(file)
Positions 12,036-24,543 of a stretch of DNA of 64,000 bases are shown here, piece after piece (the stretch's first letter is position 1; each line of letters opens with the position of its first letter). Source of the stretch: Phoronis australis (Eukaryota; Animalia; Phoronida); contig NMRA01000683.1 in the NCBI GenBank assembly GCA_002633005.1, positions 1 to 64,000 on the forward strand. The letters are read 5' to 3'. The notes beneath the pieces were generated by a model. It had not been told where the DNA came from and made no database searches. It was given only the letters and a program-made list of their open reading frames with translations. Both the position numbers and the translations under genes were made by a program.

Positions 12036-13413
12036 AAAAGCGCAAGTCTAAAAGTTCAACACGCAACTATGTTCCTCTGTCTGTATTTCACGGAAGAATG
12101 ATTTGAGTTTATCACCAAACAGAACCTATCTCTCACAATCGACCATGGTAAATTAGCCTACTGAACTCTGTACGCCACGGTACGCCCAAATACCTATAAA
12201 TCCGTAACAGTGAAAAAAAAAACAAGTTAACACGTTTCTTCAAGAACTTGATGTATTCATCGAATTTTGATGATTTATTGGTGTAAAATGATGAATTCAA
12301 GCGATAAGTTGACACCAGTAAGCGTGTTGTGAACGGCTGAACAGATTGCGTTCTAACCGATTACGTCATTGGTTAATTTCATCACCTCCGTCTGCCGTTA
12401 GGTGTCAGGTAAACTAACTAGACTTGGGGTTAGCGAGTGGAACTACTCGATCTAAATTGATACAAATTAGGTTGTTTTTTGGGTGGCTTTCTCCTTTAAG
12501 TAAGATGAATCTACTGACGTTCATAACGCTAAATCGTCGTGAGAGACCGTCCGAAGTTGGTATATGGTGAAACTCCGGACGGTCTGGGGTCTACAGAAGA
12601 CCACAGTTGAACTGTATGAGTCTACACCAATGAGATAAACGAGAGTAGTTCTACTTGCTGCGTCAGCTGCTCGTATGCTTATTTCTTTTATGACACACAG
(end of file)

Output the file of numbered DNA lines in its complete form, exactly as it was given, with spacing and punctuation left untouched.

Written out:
Positions 12,036-24,543 of a stretch of DNA of 64,000 bases are shown here, piece after piece (the stretch's first letter is position 1; each line of letters opens with the position of its first letter). Source of the stretch: Phoronis australis (Eukaryota; Animalia; Phoronida); contig NMRA01000683.1 in the NCBI GenBank assembly GCA_002633005.1, positions 1 to 64,000 on the forward strand. The letters are read 5' to 3'. The notes beneath the pieces were generated by a model. It had not been told where the DNA came from and made no database searches. It was given only the letters and a program-made list of their open reading frames with translations. Both the position numbers and the translations under genes were made by a program.

Positions 12036-13413
12036 AAAAGCGCAAGTCTAAAAGTTCAACACGCAACTATGTTCCTCTGTCTGTATTTCACGGAAGAATG
12101 ATTTGAGTTTATCACCAAACAGAACCTATCTCTCACAATCGACCATGGTAAATTAGCCTACTGAACTCTGTACGCCACGGTACGCCCAAATACCTATAAA
12201 TCCGTAACAGTGAAAAAAAAAACAAGTTAACACGTTTCTTCAAGAACTTGATGTATTCATCGAATTTTGATGATTTATTGGTGTAAAATGATGAATTCAA
12301 GCGATAAGTTGACACCAGTAAGCGTGTTGTGAACGGCTGAACAGATTGCGTTCTAACCGATTACGTCATTGGTTAATTTCATCACCTCCGTCTGCCGTTA
12401 GGTGTCAGGTAAACTAACTAGACTTGGGGTTAGCGAGTGGAACTACTCGATCTAAATTGATACAAATTAGGTTGTTTTTTGGGTGGCTTTCTCCTTTAAG
12501 TAAGATGAATCTACTGACGTTCATAACGCTAAATCGTCGTGAGAGACCGTCCGAAGTTGGTATATGGTGAAACTCCGGACGGTCTGGGGTCTACAGAAGA
12601 CCACAGTTGAACTGTATGAGTCTACACCAATGAGATAAACGAGAGTAGTTCTACTTGCTGCGTCAGCTGCTCGTATGCTTATTTCTTTTATGACACACAG